Point-to-Point Communication

Among the many telecommunication services, point-to-point communication is the simplest and most straightforward. A telephone call, for example, has only one caller and one receiver, limiting interaction between two nodes or endpoints. Point-to-point communication is abbreviated as P2P (do not confuse with peer-to-peer file sharing) and Pt2Pt.

This type of connection has several other applications, not just traditional PTSN.

  • Leased line, also known as private circuit or data line, refers to a service contract between a provider and client where a symmetric or bidirectional telecommunication line is delivered for a monthly rent.
  • Microwave transmission is where digital or analogue signals are transmitted from a source to a location on a line of sight radio path. This is often employed in long-distance telephone calls, computer data, and television programmes.
  • A two-way radio serves as both a transmitter and receiver, allowing both radios to communicate. It is still categorised as point-to-point communication, however, because an operator can only talk or listen, but never both at the same time. This means one of the two persons holding the radio either has to be the sender or the receiver.
point to point

Basic Pt2Pt Data Link

The basic type of P2P communications medium exactly has two endpoints and nothing else. No data or packet formatting happens in between, which means host computers on either end have to format the data that will be transmitted or exchanged between them. Computers are connected to the communication medium through an RS-232 or interface cards, depending on the proximity.

A modem is used to connect a computer that is far from the communication medium, or when using a telecommunications provider. It is also the modem that converts analogue signals to digital data stream.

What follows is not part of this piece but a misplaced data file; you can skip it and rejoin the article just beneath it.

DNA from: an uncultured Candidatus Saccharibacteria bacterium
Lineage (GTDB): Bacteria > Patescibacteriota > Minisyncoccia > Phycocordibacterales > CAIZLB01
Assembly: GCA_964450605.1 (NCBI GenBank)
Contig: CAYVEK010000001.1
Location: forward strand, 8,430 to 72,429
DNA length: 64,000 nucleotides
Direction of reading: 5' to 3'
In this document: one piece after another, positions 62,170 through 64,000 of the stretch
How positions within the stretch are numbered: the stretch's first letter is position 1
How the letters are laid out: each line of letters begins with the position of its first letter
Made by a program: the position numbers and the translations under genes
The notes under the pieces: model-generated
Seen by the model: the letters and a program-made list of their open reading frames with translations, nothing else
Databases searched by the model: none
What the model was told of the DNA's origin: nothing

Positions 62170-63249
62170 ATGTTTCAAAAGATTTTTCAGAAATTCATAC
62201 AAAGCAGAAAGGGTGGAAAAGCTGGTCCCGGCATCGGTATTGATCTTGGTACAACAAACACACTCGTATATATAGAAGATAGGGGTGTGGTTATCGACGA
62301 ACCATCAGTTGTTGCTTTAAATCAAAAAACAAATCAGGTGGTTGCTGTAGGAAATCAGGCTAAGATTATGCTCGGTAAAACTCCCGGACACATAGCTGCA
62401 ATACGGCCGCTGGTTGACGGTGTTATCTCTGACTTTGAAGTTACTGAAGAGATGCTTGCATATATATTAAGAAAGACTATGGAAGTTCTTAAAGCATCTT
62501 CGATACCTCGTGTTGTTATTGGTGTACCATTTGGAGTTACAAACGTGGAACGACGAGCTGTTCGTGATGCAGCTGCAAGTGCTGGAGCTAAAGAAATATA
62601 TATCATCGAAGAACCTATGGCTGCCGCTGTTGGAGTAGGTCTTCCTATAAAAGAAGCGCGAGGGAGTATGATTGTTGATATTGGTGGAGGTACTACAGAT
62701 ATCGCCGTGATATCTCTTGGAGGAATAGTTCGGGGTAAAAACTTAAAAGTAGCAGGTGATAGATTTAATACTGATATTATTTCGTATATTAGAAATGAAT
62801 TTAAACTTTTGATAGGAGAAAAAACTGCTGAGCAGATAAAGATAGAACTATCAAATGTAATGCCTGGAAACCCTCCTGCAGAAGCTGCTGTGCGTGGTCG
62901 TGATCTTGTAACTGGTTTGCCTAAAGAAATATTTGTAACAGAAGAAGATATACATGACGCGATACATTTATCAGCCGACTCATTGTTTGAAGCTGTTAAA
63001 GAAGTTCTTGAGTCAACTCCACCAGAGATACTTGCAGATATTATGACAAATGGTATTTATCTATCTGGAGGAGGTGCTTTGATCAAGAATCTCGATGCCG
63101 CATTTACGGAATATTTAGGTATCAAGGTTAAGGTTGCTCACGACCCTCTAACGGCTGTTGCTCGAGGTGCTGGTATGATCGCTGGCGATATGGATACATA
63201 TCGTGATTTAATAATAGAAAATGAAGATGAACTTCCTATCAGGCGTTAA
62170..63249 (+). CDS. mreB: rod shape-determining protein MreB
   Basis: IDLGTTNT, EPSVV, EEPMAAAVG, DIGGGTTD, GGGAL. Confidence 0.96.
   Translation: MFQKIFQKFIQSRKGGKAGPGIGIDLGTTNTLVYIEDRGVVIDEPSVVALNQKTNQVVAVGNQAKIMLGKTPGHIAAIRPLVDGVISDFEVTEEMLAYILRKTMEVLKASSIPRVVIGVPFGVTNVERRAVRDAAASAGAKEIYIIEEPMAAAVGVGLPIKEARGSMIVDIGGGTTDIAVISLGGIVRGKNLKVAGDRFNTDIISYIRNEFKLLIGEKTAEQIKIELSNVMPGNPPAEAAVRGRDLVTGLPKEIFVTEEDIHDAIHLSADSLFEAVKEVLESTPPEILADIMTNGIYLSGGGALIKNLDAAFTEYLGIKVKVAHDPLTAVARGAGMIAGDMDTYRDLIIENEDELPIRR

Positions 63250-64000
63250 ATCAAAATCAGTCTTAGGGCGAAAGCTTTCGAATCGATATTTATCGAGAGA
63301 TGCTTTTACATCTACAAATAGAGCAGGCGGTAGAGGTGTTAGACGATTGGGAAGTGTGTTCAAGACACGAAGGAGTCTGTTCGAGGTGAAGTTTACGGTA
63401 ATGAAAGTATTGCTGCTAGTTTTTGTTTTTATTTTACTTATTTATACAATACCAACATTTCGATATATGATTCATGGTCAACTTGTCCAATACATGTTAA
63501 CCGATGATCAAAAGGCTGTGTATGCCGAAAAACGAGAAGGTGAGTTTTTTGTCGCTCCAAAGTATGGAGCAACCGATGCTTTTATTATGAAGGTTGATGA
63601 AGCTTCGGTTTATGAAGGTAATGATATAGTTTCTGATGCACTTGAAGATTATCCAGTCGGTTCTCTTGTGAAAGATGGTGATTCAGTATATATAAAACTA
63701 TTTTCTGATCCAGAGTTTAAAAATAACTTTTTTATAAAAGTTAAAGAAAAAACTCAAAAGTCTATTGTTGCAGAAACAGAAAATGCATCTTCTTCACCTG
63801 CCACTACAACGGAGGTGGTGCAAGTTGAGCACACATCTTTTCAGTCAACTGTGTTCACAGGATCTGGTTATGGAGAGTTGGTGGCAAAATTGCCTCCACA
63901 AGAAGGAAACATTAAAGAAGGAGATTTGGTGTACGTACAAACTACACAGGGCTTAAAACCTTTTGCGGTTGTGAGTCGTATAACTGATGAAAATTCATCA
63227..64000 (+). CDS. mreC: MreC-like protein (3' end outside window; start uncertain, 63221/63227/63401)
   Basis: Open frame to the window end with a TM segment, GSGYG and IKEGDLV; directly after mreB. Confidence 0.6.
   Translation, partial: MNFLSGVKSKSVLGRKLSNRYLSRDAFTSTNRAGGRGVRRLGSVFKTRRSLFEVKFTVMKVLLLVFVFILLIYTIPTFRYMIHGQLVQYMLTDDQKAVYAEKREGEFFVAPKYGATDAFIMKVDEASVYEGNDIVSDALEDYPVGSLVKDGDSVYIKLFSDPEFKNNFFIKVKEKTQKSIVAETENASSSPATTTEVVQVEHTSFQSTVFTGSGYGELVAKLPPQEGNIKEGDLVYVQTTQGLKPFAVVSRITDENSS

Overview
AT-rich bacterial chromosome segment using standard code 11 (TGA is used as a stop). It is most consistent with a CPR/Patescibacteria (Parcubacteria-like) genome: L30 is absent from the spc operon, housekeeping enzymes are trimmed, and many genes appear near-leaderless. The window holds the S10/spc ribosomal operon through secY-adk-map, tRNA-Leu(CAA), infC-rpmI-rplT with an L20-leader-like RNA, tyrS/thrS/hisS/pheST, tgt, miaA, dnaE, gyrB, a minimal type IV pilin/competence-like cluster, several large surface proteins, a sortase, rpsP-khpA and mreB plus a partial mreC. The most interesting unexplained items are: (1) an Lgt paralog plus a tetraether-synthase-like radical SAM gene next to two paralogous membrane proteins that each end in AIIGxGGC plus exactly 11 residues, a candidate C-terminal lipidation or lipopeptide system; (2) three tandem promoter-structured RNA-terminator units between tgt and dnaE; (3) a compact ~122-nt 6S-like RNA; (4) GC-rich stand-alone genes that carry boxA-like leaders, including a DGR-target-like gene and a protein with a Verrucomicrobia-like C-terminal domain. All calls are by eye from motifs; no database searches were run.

Modern Pt2Pt Link

The term P2P telecommunications was linked to fixed wireless data communications for internet in 2003. It was also related to VoIP via radio frequencies that are in the range of multi-gigahertz. The standards for P2P communications was developed by the Telecommunications Industry Association’s engineering committees.

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  • Point-to-point bridging refers to a connection where an access point (Access Point 1) talks directly to another (Access Point 2).
  • Geostationary satellites provide P2P connection between two stations on Earth found in different locations. Rather than communicate directly, both stations send independent signals through an uplink to the satellite.
  • Often inadequate

Connection between two nodes is rarely adequate, but expansion is not always possible with Pt2Pt communication, which makes P2P impractical.

  • Not flexible

As interaction and communication are only limited between two endpoints, P2P lacks the flexibility that other network architectures offer, such as point-to-multipoint connection where hubs and switches can be used.

  • Simple and affordable

As it only involves two nodes, setting up a P2P network is easy and cheaper, as opposed to more complex network architectures. One connection line is basically all that is required, which is something that can’t be said for a star network or ring network.

It doesn’t involve redundancy costs or the complexity of adding several nodes just to create a network.

  • Effective

P2P connection, even an outdoor wireless setup, is considered the most effective, provided that it follows the line of sight. As long as there is nothing to interrupt the connection data transmission and exchange can flow smoothly.